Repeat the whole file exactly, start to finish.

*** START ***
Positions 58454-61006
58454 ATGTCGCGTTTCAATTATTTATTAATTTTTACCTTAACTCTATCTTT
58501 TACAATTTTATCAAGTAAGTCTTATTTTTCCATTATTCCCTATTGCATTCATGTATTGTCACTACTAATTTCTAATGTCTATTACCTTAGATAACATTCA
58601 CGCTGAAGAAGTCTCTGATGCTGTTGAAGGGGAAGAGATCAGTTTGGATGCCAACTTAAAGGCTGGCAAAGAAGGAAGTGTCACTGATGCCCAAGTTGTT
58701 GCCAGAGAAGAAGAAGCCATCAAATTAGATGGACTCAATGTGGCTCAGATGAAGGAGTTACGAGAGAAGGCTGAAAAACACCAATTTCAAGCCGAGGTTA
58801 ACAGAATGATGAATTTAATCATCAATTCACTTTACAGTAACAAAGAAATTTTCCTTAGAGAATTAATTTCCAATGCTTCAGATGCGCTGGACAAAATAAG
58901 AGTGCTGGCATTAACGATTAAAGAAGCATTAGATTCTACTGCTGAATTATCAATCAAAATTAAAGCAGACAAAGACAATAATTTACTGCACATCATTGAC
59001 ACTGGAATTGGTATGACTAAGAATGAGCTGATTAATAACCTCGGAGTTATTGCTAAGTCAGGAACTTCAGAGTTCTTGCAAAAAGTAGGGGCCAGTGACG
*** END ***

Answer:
Positions 58454-61006
58454 ATGTCGCGTTTCAATTATTTATTAATTTTTACCTTAACTCTATCTTT
58501 TACAATTTTATCAAGTAAGTCTTATTTTTCCATTATTCCCTATTGCATTCATGTATTGTCACTACTAATTTCTAATGTCTATTACCTTAGATAACATTCA
58601 CGCTGAAGAAGTCTCTGATGCTGTTGAAGGGGAAGAGATCAGTTTGGATGCCAACTTAAAGGCTGGCAAAGAAGGAAGTGTCACTGATGCCCAAGTTGTT
58701 GCCAGAGAAGAAGAAGCCATCAAATTAGATGGACTCAATGTGGCTCAGATGAAGGAGTTACGAGAGAAGGCTGAAAAACACCAATTTCAAGCCGAGGTTA
58801 ACAGAATGATGAATTTAATCATCAATTCACTTTACAGTAACAAAGAAATTTTCCTTAGAGAATTAATTTCCAATGCTTCAGATGCGCTGGACAAAATAAG
58901 AGTGCTGGCATTAACGATTAAAGAAGCATTAGATTCTACTGCTGAATTATCAATCAAAATTAAAGCAGACAAAGACAATAATTTACTGCACATCATTGAC
59001 ACTGGAATTGGTATGACTAAGAATGAGCTGATTAATAACCTCGGAGTTATTGCTAAGTCAGGAACTTCAGAGTTCTTGCAAAAAGTAGGGGCCAGTGACG